The pirate is heading to Starkvegas.
Mississippi State hired Washington State’s Mike Leach as its new head coach Thursday, bringing one of the nation’s quirkiest and most successful coaches from the Pac-12 to the Southeastern Conference.
Leach will replace Joe Moorhead, fired last week after two seasons. Mississippi State announced it hired Leach with a social media hype video that included its new coach bellyflopping into a pool.
College football in the state of Mississippi has gotten a lot more interesting over the last month, with Leach joining new Ole Miss coach Lane Kiffin.
The post-bowl game firing by Mississippi State was unusual, but the Bulldogs now have a coach with a long track record of winning at programs that have historically struggled. In 18 years at Texas Tech and Washington State, Leach is 139-90, using his Air Raid offense to set records and consistently reach the postseason.
At Washington State, Leach took over a program that had been mired in the Pac-12 basement and went to five straight bowl games, including a school-record 11 victories in 2018.
He finished 55-47 in eight seasons with the Cougars. He produced a similar turnaround at Texas Tech, taking the Red Raiders to bowl games in all 10 seasons.
His style is anything but typical. Leach gets a lot of attention for his news conferences, where he has been known to dole out wedding advice, once pondered which Pac-12 mascots would survive a fight and told tales about his passion for pirates. He taught a class at Washington State last year about football and combat.
It has not all been fun and games, though.
Leach was fired by Texas Tech after being accused of mistreating a player, Adam Jones — the son of former ESPN announcer and NFL player Craig James — who had suffered a concussion. He then clashed with his bosses, and sued Texas Tech for wrongful termination. The school was protected by state law, but Leach is still trying to fight that case. He also filed a lawsuit against ESPN and Craig James that was later dismissed.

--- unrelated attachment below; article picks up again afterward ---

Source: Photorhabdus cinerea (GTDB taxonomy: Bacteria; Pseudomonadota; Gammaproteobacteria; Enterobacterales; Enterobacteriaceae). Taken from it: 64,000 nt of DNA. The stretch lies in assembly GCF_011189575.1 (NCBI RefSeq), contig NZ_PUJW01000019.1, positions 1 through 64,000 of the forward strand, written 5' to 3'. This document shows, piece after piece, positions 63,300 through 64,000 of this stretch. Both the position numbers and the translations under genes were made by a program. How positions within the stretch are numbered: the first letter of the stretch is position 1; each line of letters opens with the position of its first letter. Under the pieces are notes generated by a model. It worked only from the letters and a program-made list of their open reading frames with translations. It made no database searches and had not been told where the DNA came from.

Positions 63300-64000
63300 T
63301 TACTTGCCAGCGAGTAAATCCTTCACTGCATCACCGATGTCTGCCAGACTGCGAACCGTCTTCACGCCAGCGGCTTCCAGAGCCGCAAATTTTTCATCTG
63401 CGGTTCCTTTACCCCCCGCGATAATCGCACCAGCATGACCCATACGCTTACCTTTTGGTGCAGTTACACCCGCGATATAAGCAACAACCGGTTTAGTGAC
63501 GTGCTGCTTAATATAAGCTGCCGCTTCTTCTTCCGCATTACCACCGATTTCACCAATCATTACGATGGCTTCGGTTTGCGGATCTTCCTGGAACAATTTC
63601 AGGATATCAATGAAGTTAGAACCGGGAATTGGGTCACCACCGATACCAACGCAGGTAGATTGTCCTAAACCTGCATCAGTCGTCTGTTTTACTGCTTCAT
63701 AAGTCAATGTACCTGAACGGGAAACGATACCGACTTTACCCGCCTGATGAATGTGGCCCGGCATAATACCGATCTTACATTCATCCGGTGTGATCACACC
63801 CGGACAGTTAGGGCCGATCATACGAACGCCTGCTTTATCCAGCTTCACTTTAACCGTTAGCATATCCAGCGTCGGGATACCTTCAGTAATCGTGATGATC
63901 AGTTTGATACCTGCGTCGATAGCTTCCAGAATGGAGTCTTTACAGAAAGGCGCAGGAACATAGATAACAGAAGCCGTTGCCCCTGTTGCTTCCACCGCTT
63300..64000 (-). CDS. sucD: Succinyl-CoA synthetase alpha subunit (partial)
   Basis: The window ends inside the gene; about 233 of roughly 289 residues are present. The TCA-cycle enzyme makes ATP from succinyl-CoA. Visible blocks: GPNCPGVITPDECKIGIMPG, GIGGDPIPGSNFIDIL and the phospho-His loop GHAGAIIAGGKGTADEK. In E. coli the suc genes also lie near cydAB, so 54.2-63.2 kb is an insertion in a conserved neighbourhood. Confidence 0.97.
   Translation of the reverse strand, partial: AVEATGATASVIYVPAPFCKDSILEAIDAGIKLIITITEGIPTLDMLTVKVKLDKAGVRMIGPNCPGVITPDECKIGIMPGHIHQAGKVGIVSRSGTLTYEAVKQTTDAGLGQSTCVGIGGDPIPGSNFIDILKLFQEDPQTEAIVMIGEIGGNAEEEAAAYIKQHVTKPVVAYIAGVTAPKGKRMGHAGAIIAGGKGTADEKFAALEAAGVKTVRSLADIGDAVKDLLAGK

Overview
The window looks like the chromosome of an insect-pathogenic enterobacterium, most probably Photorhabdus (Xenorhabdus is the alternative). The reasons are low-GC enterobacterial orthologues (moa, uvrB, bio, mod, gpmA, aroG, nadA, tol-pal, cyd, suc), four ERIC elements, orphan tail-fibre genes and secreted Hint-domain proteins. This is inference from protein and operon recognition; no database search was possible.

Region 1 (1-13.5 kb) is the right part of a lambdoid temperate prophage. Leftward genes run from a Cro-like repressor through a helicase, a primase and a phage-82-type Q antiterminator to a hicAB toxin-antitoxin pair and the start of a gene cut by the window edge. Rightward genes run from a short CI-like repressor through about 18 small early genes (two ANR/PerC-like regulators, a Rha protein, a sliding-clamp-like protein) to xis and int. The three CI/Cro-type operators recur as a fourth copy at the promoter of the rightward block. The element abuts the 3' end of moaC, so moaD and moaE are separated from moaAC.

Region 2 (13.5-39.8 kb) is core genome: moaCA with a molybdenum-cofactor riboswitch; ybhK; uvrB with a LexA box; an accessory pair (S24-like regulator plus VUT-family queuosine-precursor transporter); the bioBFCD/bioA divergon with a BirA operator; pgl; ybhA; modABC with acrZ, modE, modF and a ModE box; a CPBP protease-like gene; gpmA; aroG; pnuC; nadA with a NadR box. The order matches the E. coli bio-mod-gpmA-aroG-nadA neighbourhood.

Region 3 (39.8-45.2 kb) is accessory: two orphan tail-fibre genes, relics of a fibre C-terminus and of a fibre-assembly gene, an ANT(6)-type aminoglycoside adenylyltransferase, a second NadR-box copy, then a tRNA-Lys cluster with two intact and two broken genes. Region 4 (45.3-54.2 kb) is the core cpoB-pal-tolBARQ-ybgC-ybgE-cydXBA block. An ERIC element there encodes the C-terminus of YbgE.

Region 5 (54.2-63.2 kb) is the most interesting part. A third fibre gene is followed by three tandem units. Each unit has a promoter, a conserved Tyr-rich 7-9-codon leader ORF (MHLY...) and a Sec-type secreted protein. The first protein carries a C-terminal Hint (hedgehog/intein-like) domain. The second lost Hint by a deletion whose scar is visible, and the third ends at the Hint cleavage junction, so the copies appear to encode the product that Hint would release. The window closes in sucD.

When his teams have struggled, his news conferences have been far less amusing. Leach has not been shy about calling players soft and making other disparaging remarks.
But on the field, his teams win more than they lose and his quarterbacks typically throw for more yards than just about anyone else. Washington State has led the nation in passing four times since 2014 and never finished worse than third over the period.
Leach, who has drawn interest from SEC schools before, including Tennessee a couple of times, is one of the godfathers of the modern passing game. He helped develop the Air Raid offense at Division II Valdosta State and Kentucky under Hal Mumme.
Leach brought that wide-open style to the Big 12 when he was hired by Bob Stoops to be offensive coordinator at Oklahoma in 1999. The next year, he landed in Lubbock, Texas. The Red Raiders had been mired in mediocrity for years, but under Leach never finished below .500 and had nine straight seasons with at least eight victories.
After the acrimonious end of his tenure at Texas Tech, he was out of coaching for two years before being hired by Washington State, another program that had been languishing. The Cougars won only 12 games in his first three seasons, but went 43-22 from 2016-19.
Washington State President Kirk Schulz and athletic director Pat Chun thanked Leach for his time at the school.
“Mike has transformed Washington State football into a national brand and we will be forever grateful,” they said in a statement. “Now we look forward to elevating the Cougs to the highest levels of college football.”
Washington State finished 6-7 this season, including a seventh straight loss to rival Washington. While Leach was regularly able to beat Pac-12 North rivals Stanford and Oregon at Wazzu, his only victory in the Apple Cup was in the first one he coached.
Mississippi State also went 6-7 this season under Moorhead, but that wasn’t enough for the former Penn State offensive coordinator who was hired after Dan Mullen left for Florida in 2017.
Mullen was one of the most successful coaches in the history of the program, raising expectations in Starkville — the small town in east Mississippi affectionately known as Starkvegas around the SEC — for a team that has usually finished near the bottom of the SEC West.
Mississippi State has reached a bowl game in 10 straight seasons.
Leach won’t face quite the rebuild at Mississippi State that he had at Washington State. The Bulldogs have won six of the last 10 Egg Bowls against Ole Miss and Moorhead went 14-12 in his two seasons.
But narrowing the gap on SEC West superpowers LSU and Alabama was something even Mullen could not do. Mississippi State will now turn to Leach to take that next step.